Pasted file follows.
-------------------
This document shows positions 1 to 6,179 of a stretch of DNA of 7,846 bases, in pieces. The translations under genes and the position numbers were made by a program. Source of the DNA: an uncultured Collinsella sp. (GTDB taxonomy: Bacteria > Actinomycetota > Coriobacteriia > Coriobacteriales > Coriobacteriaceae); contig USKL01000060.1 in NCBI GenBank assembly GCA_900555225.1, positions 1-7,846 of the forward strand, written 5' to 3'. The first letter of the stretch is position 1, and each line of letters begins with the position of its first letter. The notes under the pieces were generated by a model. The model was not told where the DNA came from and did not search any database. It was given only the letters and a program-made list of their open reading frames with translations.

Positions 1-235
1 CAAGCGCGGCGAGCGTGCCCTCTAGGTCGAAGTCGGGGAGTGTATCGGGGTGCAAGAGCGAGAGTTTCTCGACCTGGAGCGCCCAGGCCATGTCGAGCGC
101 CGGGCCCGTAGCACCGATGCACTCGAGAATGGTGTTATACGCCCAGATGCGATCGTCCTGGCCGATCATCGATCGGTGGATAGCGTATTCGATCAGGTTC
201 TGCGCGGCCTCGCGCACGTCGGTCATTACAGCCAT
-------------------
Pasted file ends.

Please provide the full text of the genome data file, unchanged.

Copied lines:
This document shows positions 1 to 6,179 of a stretch of DNA of 7,846 bases, in pieces. The translations under genes and the position numbers were made by a program. Source of the DNA: an uncultured Collinsella sp. (GTDB taxonomy: Bacteria > Actinomycetota > Coriobacteriia > Coriobacteriales > Coriobacteriaceae); contig USKL01000060.1 in NCBI GenBank assembly GCA_900555225.1, positions 1-7,846 of the forward strand, written 5' to 3'. The first letter of the stretch is position 1, and each line of letters begins with the position of its first letter. The notes under the pieces were generated by a model. The model was not told where the DNA came from and did not search any database. It was given only the letters and a program-made list of their open reading frames with translations.

Positions 1-235
1 CAAGCGCGGCGAGCGTGCCCTCTAGGTCGAAGTCGGGGAGTGTATCGGGGTGCAAGAGCGAGAGTTTCTCGACCTGGAGCGCCCAGGCCATGTCGAGCGC
101 CGGGCCCGTAGCACCGATGCACTCGAGAATGGTGTTATACGCCCAGATGCGATCGTCCTGGCCGATCATCGATCGGTGGATAGCGTATTCGATCAGGTTC
201 TGCGCGGCCTCGCGCACGTCGGTCATTACAGCCAT